Ed Catmull, resident genius and president of Disney and Pixar animation (yes, the guy behind Catmull-Rom splines, beautiful tools for computer animators everywhere) gave an address at my alma mater a while back, describing how his companies were trying to create a third Golden Age for Disney animation. I wish I had the talk on tape, since there were a LOT of great thoughts in it. For the moment, though, a few words on his comments about goodwill and B-work.
The Disney Direct to DVD division (DDTDD?) has been able to make money from such fare as Cinderella 2 and Jungle Book 2… but they just aren’t much to speak of as far as movies go. (Let’s also offer a moment of silence for the Land Before Time Neverending Sequelitis, shall we? It’s not Disney, but the same principle applies.) That’s what Mr. Catmull calls “B-work”, and not only is it bad for the soul of the artists and producers, but also the audience. Unnecessary sequels of beloved movies can taint the rose-tinted glasses that are a core component of our goodwill. I’m sorry, but John Goodman just can’t compare to Phil Harris as Baloo, and Herbie the Love Bug should have stayed in the 60s. (Not that it was all that fantastic to start with… but Lindsay Lohan? Really?)
Oddly, though I don’t like Goodman’s Baloo, I actually liked TaleSpin. It was on the tail end (ha!) of the golden age of Disney TV (DuckTales is still the best TV cartoon I’ve ever seen), and thoroughly enjoyable. I’d have loved to have a cloud surfer… thing. Well, that, and a parachute. Perhaps TV is “B-work” compared to film, but in their realm, DuckTales, Rescue Rangers, Gargoyles and TaleSpin were A-list productions. Modern animated fare doesn’t even compare; it’s like Yogi Bear vs. Scrooge McDuck, George McFly vs. Mike Tyson, Runescape vs. WoW.
B-Work can be profitable, to be sure… but it is soul-destroying mediocrity. In Mr. Catmull’s words: “B-work is bad for the soul.”
One of the key ideas that Mr. Catmull noted is that despite being decidedly subpar, B-work can still be profitable. Cinderella fans buy the sequels for their children on the strength of the name. Slapping “Disney” on the side of a movie almost guarantees sales… at least, for a while. Mr. Catmull suggested that those B-work sales are active withdrawals against the goodwill banked in the Disney name. The spectacular successes of Beauty and the Beast or the emotional heft of Up increase the value of the Disney name. Tarzan 2 callously cashes in on the appeal of the original and contributes nothing to the brand or parent name. It makes money because the original succeeded, and wouldn’t stand on its own as anything but the B-work that it is.
I’ve seen more than a few pundits suggest that Blizzard could put horse feces in a box and sell it for $60. They can sell a digital horse for $25 without even selling a box with it, and time will tell if StarCraft 2 is crap (only $100 for the Collector’s Edition of 1/3 of the game), so there’s some truth to the joke. Blizzard can bank on the goodwill generated by its history. It might be noted that they could have sold WarCraft Adventures, probably in record numbers… but they decided to scrap it because it wasn’t up to their internal demands. It’s hard to cut something like that with promise, but like pruning a slightly rotting branch on a tree, sometimes it’s necessary to maintain company health and brand reputation. People would still have bought the game, but it might have wound up being profitable in spite of its own quality, by withdrawing money from the goodwill banked in the Blizzard and WarCraft names. Blizzard did salvage the story from the game, both in a novel and as canon to the setting of WoW, so they didn’t totally throw that work away, but the choice to kill the game release was likely a hard one.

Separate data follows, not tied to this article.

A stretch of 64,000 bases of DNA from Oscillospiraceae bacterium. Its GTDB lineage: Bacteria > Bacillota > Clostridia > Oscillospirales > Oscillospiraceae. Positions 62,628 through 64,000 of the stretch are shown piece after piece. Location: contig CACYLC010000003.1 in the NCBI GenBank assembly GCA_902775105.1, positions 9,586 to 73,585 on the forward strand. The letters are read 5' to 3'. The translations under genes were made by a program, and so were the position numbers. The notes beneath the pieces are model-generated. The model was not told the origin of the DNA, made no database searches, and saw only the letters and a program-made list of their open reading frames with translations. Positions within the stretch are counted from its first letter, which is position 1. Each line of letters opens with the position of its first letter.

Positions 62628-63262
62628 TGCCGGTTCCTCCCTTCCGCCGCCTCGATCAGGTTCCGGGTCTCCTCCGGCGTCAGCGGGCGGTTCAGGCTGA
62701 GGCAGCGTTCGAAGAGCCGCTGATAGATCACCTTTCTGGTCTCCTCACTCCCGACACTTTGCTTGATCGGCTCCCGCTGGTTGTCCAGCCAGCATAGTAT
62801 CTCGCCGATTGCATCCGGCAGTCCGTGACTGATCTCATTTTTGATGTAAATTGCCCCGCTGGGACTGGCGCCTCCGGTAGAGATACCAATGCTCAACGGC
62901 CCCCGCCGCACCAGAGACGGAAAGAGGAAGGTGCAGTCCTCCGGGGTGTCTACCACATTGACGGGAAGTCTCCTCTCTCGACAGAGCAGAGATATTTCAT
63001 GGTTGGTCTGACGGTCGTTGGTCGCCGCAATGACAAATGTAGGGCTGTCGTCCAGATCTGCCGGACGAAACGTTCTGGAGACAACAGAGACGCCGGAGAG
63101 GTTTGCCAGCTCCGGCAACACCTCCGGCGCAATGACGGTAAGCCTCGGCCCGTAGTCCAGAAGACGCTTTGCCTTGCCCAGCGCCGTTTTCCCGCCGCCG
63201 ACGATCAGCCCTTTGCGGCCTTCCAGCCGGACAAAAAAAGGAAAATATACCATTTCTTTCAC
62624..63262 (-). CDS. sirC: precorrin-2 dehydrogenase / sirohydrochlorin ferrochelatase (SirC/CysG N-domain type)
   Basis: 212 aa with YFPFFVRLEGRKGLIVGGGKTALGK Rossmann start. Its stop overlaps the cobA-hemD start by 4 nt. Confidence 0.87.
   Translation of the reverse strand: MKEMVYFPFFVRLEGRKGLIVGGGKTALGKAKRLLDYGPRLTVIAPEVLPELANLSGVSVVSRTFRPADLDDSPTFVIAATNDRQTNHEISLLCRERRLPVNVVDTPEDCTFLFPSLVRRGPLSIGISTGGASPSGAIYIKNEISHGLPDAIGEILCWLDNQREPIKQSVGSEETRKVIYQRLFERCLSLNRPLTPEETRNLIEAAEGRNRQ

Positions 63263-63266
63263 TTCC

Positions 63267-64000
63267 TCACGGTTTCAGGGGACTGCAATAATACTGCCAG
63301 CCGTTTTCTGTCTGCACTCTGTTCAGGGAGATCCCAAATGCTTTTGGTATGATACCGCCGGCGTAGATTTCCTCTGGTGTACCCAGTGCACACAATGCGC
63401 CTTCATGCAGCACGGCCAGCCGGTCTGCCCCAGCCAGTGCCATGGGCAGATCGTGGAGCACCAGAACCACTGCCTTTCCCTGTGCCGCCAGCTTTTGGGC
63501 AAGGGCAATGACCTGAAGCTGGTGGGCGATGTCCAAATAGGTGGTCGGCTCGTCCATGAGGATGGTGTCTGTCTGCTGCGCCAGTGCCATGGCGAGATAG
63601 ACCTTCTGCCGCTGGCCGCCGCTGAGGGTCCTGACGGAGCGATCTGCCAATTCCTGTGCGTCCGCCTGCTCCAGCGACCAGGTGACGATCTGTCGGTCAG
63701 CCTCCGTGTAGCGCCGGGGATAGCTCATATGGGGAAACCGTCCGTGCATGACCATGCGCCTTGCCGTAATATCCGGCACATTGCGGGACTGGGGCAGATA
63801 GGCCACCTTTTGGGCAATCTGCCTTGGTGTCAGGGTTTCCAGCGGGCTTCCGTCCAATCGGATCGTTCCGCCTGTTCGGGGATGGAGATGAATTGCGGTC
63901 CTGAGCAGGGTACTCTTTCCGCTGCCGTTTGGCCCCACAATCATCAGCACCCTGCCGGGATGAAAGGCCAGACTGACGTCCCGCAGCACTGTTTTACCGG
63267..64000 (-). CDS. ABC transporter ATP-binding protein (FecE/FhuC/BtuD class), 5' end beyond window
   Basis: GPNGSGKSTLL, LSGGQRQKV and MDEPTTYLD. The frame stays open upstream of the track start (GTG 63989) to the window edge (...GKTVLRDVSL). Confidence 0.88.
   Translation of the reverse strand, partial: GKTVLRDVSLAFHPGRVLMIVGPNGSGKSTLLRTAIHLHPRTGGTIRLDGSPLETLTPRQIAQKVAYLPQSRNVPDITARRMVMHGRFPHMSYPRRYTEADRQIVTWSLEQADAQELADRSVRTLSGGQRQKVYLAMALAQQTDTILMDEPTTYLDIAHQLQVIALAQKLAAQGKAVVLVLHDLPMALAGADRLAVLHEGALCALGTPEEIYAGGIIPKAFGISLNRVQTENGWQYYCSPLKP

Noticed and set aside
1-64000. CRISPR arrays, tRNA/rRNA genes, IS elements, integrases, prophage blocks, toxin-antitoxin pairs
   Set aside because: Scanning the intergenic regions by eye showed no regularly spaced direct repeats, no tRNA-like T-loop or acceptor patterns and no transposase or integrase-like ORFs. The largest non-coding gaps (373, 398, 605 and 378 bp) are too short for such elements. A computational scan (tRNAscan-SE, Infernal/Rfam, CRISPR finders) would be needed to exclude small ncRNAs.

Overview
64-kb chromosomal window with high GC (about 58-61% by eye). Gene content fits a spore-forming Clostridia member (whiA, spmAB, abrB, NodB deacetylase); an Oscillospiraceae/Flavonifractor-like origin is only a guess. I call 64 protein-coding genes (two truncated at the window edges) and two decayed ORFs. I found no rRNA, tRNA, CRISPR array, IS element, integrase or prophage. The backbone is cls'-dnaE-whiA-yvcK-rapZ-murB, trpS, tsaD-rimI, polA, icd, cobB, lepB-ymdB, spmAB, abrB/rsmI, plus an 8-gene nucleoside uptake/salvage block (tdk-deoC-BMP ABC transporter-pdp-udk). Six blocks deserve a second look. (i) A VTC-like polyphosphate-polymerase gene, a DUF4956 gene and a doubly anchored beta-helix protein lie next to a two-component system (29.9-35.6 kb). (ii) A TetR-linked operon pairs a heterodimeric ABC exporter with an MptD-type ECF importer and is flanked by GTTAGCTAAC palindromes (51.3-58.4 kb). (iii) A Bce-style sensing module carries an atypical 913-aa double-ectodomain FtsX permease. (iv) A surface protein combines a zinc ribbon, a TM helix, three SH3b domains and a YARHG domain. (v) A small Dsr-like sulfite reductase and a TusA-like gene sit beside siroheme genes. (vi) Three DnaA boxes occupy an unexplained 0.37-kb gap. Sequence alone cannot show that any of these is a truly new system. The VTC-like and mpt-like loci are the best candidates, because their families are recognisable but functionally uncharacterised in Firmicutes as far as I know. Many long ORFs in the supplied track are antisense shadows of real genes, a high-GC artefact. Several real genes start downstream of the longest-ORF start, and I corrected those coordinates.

We can’t be sure, true, but it’s an interesting case study and comparison to the awful offal that sometimes comes out of the Disney Direct to DVD grindhouse.
We might also look at Turbine’s DDO “offer wall” slipup and subsequent retraction, as well as Mythic’s WAR billing fiasco and apparently repentant offerings to those affected. Compare that to Allods Online and their item shop pricing sucker punch… and how it wasn’t fully retracted and went downhill from there. (Yes, yes, the shop prices are merely economic Darwinism in action, and not really evil in themselves, but they weren’t managed well despite some glowing beta testing reports. That’s where the goodwill broke down.)
Goodwill is a currency, albeit a fuzzy one, and managing it can be the backbone of a company’s health. Daniel James of Three Rings (Puzzle Pirates) has argued that love is the heart of modern game sales in this article that I’ve cited more than once for good reason. (Tangentially, Mr. James was also writing about DRM, and for one great example of how DRM affects goodwill, need we look further than Ubisoft?)
The trick is to make great products that are profitable and deposits to the goodwill bank. Pixar has managed to do this very well, without a stinker in their library. Sure, some of their movies will appeal to some people more than others (I still don’t particularly like Finding Nemo, but I like it better than 90% of other movies), but I don’t think that any of their offerings have been an active withdrawal against the Pixar and Disney names.
It’s no accident that Pixar and Blizzard are giants in their fields. They deposit more than they withdraw from the goodwill bank.
…there are all sorts of political, sociological and interpersonal parallels that could be explored there, but I’ll leave that to the imagination.